Sir Keir Starmer, the shadow Brexit secretary, has won a resounding victory in the Labour leadership contest. He received 56.2% of the first-preference votes, beating Rebecca Long-Bailey (on 27.6%) and Lisa Nandy (on 16.2%). Starmer has agreed to meet Boris Johnson next week to discuss the government’s response to the coronavirus crisis. Just two days ago Johnson said in an open letter to opposition party leaders that all parties “have a duty to work together at this moment of national emergency.”
There is no doubt that the Labour leadership debates and overall process were overtaken by the Coronavirus epidemic and rightly so. When combined with Starmer’s relatively low profile before being elected, despite his thumping victory, many still won’t know who he is or his core values. He also still has a lot to shake off the perception that the Labour Party is not fit for governance after years of posturing by Corbyn. All these challenges mean his feelings of victory are bound to be short-lived because of the amount of work there is to do. Despite the mountain of challenges he faces, there are early signs of progress, although the bar remains low.
When Corbyn won the Labour Leadership in September 2015, his acceptance speech was full of heady optimism. He spoke of political revolution but many were confused about how he would get there, especially since he received the fewest parliamentary nominations. Many who nominated him said they had done so not to support his candidacy, but to widen the debate by including a socialist voice. What has since transpired is that his political revelation was a metaphoric one. He wanted to win the argument and not political power.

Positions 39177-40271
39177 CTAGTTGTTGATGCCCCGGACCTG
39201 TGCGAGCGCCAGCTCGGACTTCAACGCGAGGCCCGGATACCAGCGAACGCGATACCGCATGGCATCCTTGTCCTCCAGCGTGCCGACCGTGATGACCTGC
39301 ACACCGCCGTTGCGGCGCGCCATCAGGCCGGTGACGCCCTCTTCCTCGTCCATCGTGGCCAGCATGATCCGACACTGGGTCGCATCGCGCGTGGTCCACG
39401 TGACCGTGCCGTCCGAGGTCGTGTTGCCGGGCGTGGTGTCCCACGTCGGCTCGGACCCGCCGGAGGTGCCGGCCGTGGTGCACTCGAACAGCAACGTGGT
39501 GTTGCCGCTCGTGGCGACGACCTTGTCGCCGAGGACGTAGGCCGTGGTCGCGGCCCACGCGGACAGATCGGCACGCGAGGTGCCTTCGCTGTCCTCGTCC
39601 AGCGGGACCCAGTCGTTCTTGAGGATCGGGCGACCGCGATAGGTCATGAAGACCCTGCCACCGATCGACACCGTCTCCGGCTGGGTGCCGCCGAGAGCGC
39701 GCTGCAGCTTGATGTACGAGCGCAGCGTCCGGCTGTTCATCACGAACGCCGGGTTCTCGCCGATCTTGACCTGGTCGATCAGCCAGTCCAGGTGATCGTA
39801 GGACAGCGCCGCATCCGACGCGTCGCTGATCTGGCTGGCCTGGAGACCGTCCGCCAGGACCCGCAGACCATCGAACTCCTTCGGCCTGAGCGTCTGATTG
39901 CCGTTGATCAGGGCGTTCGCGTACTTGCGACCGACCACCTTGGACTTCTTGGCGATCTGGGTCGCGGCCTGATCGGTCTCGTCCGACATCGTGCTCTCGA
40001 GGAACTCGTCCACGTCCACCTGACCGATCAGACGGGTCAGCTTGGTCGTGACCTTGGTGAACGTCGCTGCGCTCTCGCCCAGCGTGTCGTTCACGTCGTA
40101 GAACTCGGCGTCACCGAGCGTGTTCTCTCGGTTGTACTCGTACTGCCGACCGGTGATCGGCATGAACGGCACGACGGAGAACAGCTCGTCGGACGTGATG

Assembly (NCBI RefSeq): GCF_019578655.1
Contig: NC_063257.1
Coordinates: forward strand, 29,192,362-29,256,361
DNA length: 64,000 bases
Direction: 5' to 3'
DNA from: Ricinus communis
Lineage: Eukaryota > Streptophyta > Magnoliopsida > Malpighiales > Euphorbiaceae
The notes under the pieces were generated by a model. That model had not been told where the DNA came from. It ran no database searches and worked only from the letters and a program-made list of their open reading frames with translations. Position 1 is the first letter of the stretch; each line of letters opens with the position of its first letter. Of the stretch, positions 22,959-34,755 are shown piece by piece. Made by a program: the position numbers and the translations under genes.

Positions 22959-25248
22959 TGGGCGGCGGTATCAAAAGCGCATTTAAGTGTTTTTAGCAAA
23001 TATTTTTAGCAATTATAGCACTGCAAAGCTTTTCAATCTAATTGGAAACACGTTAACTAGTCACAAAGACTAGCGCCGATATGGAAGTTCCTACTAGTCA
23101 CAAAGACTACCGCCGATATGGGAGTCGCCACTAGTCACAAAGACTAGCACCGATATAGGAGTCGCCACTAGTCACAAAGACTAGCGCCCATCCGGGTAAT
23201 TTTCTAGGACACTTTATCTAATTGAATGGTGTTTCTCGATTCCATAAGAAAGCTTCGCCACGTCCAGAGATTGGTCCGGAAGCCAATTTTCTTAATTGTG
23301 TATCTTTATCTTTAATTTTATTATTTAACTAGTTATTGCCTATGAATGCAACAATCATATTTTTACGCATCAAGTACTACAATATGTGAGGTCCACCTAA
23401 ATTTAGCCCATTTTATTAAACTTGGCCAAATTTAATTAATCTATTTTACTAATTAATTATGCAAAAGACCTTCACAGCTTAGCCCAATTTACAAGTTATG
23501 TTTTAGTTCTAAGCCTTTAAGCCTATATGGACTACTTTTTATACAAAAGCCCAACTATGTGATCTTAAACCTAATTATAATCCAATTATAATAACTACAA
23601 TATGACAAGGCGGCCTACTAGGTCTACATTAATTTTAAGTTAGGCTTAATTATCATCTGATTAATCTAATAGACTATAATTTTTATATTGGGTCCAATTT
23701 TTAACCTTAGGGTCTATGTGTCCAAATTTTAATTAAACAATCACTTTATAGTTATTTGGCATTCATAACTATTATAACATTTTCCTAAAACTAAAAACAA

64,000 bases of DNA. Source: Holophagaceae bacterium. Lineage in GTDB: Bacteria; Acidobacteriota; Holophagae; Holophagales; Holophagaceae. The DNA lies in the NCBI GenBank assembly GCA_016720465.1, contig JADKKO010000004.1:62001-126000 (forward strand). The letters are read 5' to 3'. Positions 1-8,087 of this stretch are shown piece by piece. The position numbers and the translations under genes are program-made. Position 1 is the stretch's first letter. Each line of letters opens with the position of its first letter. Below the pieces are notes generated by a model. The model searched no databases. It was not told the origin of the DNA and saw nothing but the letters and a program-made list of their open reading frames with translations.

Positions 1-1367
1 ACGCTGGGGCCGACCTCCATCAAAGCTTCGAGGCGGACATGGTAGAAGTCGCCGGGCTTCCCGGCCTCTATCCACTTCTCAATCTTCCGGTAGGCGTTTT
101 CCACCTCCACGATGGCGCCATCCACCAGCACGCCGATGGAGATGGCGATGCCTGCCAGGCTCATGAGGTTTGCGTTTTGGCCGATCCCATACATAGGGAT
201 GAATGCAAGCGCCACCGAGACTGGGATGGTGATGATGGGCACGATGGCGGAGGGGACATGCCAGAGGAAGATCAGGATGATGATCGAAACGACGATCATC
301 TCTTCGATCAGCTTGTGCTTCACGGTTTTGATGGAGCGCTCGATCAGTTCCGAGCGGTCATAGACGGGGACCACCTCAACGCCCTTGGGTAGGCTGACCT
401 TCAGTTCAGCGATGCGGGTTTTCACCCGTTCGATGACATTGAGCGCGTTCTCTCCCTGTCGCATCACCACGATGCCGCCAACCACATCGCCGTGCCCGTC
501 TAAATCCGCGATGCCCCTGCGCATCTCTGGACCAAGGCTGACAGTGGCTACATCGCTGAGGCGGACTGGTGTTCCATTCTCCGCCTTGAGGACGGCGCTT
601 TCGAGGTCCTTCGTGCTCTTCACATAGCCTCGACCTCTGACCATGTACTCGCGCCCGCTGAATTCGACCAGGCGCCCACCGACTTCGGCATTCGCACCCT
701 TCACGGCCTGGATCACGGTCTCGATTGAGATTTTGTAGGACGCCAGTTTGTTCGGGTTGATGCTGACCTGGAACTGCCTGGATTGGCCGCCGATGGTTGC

This was the first test Sir Kier faced: would he use his speech to tow a similar line or would he reset the party and re-cast a new vision for Labour? Would he be a leader of rhetoric and empty arguments or would he start preparing Labour for government and to make the party the election-winning machine it once was? One word that can be used to sum up Starmer following his speech is pragmatism.
Words we needed to hear
In his victory speech, Starmer said that working constructively with the government would not mean avoiding being critical when that was deserved. He said:
“Under my leadership, we will engage constructively with the government, not opposition for opposition’s sake. Not scoring party political points or making impossible demands. But with the courage to support where that’s the right thing to do.“
“But we will test the arguments that are put forward. We will shine a torch on critical issues and where we see mistakes or faltering government or things not happening as quickly as they should we’ll challenge that and call that out.“
He also made it clear that there must be no return to “business as usual” after the coronavirus crisis is over:
“When we do get through this we cannot go back to business as usual. This virus has exposed the fragility of our society. It’s lifted a curtain. Too many will have given too much. Some of us will have lost too much. We know in our hearts, things are going to have to change.“
“We can see so clearly now who the key workers really are. When we get through this it’ll be because of our NHS staff, our care workers, our ambulance drivers, our emergency services, our cleaners, our porters.“